The American polity is polarized – more so than at any time since the run-up to the Civil War. Its memory is invoked from a particular angle – one might say a slant. Contemporary counter-revisionist accounts of the war – the attempt to lay Lost Cause states’ rights arguments in their grave – have devised their own distortive reduction: an abolitionist war of liberation against slavery.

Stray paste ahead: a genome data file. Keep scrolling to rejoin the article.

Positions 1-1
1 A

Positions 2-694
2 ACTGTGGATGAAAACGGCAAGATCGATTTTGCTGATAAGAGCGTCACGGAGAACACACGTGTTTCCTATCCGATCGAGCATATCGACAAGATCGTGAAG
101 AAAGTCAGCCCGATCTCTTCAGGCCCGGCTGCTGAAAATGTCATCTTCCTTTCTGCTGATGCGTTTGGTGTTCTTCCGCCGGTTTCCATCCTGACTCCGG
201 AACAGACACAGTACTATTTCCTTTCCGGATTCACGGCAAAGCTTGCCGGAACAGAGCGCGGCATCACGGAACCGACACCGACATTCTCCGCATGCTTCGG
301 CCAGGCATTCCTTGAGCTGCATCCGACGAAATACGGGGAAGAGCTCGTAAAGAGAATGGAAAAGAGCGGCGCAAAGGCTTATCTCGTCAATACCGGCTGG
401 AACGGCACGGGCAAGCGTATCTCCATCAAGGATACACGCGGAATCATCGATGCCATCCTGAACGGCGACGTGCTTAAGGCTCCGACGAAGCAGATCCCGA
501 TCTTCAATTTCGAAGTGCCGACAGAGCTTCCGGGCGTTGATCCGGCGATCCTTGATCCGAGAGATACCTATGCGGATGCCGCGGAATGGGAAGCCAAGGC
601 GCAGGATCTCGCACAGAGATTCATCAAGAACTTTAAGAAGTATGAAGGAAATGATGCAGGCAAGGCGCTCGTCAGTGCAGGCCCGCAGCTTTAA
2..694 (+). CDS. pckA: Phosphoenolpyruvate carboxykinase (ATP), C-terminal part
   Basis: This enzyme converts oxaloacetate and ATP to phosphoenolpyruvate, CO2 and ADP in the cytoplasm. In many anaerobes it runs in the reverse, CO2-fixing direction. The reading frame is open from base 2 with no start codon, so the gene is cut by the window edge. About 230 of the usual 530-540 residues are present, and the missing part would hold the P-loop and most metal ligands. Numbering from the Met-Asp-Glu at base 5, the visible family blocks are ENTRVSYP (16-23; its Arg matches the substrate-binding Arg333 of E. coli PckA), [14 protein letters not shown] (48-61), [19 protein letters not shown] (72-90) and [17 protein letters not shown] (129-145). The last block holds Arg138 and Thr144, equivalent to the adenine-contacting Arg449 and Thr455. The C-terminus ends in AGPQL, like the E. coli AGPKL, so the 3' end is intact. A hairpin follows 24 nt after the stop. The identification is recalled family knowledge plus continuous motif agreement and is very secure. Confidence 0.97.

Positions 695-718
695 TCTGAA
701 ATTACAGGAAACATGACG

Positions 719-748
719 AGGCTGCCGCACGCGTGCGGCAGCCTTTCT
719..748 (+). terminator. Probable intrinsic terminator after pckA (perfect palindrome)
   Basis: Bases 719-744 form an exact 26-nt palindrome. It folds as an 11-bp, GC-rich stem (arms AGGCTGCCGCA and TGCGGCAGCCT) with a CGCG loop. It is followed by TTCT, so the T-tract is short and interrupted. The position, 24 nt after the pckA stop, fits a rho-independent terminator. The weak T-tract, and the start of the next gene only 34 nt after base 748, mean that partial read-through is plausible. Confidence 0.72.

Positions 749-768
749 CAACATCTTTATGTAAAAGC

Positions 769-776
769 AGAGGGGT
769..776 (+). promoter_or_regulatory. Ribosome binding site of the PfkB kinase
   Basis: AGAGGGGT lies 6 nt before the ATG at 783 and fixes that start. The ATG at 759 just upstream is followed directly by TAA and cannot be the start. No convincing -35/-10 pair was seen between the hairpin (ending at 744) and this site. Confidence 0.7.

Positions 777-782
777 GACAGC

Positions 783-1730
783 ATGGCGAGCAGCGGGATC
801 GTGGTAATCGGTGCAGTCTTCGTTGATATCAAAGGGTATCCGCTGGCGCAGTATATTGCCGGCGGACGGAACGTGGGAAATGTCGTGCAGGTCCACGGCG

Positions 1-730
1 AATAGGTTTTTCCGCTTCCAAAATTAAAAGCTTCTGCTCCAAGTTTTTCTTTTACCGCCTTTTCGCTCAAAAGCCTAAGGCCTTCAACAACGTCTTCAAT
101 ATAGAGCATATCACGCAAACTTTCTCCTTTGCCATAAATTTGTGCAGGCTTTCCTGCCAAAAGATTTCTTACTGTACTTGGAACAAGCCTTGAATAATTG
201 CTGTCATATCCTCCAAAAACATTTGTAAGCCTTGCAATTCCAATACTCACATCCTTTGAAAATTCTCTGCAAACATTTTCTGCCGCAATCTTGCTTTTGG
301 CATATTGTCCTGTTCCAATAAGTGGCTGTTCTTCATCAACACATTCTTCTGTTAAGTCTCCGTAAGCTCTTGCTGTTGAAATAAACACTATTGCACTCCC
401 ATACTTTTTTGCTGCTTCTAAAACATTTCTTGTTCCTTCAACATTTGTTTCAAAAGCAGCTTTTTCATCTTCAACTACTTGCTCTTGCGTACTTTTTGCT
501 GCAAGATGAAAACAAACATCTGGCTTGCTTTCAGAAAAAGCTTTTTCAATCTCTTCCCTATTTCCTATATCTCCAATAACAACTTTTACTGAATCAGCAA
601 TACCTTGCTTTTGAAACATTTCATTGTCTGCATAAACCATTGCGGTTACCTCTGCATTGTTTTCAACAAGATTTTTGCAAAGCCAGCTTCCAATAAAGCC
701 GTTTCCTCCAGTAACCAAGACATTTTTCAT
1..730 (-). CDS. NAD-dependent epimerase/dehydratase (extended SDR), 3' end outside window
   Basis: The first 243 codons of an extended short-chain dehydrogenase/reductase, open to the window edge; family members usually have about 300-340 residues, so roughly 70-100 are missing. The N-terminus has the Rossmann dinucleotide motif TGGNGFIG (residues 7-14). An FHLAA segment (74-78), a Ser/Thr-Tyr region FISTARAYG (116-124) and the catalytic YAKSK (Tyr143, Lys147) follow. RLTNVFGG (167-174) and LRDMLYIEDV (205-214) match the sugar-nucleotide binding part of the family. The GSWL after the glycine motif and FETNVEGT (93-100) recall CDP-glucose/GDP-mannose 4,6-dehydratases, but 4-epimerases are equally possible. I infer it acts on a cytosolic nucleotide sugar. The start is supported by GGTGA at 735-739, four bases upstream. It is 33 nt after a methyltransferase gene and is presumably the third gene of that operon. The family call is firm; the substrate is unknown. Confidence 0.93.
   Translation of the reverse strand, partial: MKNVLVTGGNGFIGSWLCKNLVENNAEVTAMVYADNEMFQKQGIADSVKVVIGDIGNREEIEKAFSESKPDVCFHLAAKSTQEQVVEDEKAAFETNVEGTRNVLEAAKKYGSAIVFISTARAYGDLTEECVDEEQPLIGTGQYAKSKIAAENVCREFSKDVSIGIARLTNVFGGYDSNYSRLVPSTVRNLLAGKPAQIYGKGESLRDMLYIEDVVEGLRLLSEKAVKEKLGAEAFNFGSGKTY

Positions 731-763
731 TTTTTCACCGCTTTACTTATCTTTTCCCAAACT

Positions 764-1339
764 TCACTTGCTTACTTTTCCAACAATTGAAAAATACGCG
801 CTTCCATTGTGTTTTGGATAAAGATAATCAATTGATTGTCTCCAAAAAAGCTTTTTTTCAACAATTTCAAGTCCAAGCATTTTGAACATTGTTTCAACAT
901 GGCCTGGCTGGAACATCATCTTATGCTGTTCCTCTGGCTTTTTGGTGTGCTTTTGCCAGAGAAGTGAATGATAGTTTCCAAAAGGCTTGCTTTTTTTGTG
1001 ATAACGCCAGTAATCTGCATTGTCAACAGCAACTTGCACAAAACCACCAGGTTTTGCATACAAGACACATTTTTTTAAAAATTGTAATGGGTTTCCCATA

This essay will explore the ways in which contemporary invocation of the Civil War as polarized politics informs, or misinforms, our present political moment. Those ways may be limited, or perhaps ought to be: an actual civil war is a dubious guide to even the most fraught peacetime process, and the peculiar, sectional nature of the divisions then suggests a very different kind of fracturing from that which America presently confronts – a project of secession, whose moral stakes we are, precisely because we misremember our own last war of secession, surprisingly ill-equipped to consider.